Parents of Mohammad Sohail outside the Daryaganj police station.
At the Lok Nayak Jayaprakash Narayan Hospital a few hundred metres away from the police station, the staff and the police had blocked entry for journalists and lawyers. Those injured in Daryaganj, both policemen and protesters, had been admitted to the hospital’s emergency ward. Hospital staff told Newslaundry that only a guardian was allowed to accompany a patient inside.
Not only was the entry blocked from the outside, but the hospital premises leading to the emergency ward were also sealed from inside as well. “There’s tension outside and we don’t want anyone to get hurt,” a police officer told Newslaundry at 9 pm when there was no palpable tension in the area.
The emergency ward at the LNJP Hospital was sealed from inside and locked from outside.
Mohammad Faris, a lawyer trying to enter the hospital, said he suspected that the due process of medicolegal cases wasn’t being followed as far as the injured protesters were concerned.
Medicolegal Certificates are an important part of medical practice. They are issued in medical cases with legal implications where doctors, after examining the patient, think that investigation by law enforcement agencies is necessary. Proper handling and accurate documentation of such cases is crucial to avoid legal complications. “The hospital staff told me that the Chief Medical Officer had asked them to not let any advocate or anyone not concerned with the patients inside. If we don’t know whether the MLCs of the injured are being issued inside the hospital, we will not be able to help them in any case whatsoever,” Faris said.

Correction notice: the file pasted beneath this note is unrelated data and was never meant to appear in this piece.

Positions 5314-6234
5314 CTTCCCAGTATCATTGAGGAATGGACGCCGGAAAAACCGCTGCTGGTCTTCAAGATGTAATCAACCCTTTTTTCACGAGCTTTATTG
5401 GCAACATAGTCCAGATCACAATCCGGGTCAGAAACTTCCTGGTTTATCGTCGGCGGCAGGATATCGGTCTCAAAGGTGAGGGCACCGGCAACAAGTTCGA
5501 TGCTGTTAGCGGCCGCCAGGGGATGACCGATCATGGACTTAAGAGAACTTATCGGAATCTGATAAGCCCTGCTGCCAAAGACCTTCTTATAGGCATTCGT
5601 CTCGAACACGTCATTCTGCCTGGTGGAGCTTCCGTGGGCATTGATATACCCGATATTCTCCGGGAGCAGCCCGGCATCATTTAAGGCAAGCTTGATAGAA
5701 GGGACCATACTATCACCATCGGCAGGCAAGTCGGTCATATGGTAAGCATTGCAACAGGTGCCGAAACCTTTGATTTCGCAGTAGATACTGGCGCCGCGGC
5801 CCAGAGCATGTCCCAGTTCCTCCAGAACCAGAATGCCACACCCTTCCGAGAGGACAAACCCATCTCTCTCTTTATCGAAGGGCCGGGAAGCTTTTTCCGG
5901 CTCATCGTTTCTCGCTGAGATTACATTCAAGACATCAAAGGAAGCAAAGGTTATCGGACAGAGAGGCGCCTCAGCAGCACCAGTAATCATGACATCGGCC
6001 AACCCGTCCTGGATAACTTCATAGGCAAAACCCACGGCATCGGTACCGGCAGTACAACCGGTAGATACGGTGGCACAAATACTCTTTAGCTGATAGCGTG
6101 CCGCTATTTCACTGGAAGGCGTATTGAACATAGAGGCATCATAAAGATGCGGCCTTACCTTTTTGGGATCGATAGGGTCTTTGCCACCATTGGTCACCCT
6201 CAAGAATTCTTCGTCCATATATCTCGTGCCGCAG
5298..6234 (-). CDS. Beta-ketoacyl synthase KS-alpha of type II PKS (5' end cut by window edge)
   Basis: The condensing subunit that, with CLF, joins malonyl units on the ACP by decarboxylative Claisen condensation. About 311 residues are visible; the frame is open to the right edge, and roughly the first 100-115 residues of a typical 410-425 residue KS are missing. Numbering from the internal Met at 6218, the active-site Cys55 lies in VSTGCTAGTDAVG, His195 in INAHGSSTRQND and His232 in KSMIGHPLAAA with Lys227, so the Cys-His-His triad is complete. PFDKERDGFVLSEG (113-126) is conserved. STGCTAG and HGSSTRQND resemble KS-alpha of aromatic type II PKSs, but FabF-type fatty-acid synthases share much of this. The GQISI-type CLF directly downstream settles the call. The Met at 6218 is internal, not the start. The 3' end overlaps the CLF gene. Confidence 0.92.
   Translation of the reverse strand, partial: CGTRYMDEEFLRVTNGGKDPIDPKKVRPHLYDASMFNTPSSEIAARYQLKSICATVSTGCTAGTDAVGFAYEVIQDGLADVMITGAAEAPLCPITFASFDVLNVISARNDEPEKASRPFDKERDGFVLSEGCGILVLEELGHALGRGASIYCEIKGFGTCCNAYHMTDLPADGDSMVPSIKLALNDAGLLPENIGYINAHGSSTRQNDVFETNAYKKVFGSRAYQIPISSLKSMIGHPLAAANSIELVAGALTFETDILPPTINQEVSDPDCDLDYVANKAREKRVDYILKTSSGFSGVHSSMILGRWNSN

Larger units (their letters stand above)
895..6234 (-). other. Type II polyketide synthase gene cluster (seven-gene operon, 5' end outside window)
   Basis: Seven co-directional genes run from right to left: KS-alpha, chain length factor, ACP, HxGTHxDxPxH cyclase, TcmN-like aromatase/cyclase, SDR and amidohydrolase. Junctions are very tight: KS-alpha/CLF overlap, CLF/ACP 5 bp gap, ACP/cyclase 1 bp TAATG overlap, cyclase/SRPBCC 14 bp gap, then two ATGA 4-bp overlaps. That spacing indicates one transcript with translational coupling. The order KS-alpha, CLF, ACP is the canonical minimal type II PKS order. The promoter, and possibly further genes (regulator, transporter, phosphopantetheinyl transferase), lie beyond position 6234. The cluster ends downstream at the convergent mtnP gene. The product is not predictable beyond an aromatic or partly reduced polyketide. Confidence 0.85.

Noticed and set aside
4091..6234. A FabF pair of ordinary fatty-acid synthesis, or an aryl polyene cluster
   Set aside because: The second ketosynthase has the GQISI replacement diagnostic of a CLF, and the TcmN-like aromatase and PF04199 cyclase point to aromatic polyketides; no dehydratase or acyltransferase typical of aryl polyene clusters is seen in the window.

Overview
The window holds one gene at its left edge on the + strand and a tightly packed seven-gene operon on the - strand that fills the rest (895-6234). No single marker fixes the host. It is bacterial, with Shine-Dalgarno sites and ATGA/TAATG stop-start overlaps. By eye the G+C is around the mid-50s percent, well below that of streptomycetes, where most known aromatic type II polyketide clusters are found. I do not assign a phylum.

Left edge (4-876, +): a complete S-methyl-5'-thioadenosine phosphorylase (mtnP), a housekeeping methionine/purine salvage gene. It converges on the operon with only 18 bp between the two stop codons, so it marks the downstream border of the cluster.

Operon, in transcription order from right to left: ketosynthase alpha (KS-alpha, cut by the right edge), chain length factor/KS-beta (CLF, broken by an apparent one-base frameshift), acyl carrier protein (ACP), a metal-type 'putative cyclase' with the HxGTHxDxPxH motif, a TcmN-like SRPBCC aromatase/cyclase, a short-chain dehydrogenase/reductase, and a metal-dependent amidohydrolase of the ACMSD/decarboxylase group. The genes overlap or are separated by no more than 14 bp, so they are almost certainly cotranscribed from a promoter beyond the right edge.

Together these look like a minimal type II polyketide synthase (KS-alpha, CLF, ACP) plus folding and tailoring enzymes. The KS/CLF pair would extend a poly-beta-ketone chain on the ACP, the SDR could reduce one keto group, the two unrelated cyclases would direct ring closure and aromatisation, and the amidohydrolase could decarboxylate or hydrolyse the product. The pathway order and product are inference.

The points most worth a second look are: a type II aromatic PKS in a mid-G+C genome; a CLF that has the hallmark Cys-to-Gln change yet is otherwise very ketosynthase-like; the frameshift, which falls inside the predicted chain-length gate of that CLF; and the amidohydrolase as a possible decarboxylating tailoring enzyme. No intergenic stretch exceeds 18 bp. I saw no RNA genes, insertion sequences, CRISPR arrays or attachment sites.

At 9 pm, a 17-year-old injured protester went inside the hospital. One of his eyes was swollen and bleeding. He entered with one guardian, received seven stitches, and left without acquiring a medicolegal certificate.
“They were segregating the injured protesters and the rest of the patients inside the hospital,” the guardian said. “I was afraid that he would be detained because he was injured at Delhi Gate. So I made up a story and convinced them that he is a separate case. They didn’t issue an MLC.”
This injured protester is a minor.
At 11.30 pm, the pressure put on police officers at the Daryaganj police station by the group of lawyers finally bore fruit. One lawyer, Tara Narula, was allowed to meet the detainees. While the adult detainees were to stay in custody, a police officer announced the names of the eight minor detainees. Those whose parents were outside the station were released.
“The police said preventive detention is in force and that they will release the adults, but we don’t have any time estimate,” a lawyer at the station said. “We are trying to get them legal access but so far only one lawyer has been allowed in. We want to meet the rest of the victims.”
On Friday, several protesters were also detained in northeast Delhi’s Seemapuri. As at Daryaganj, lawyers were not allowed to meet the detainees for hours. They were only allowed in after Karkardooma Court, at 5 am on December 21, directed the Station House Officer, Seemapuri police station, to provide medical care to the detainees if required and enable them to meet the lawyers.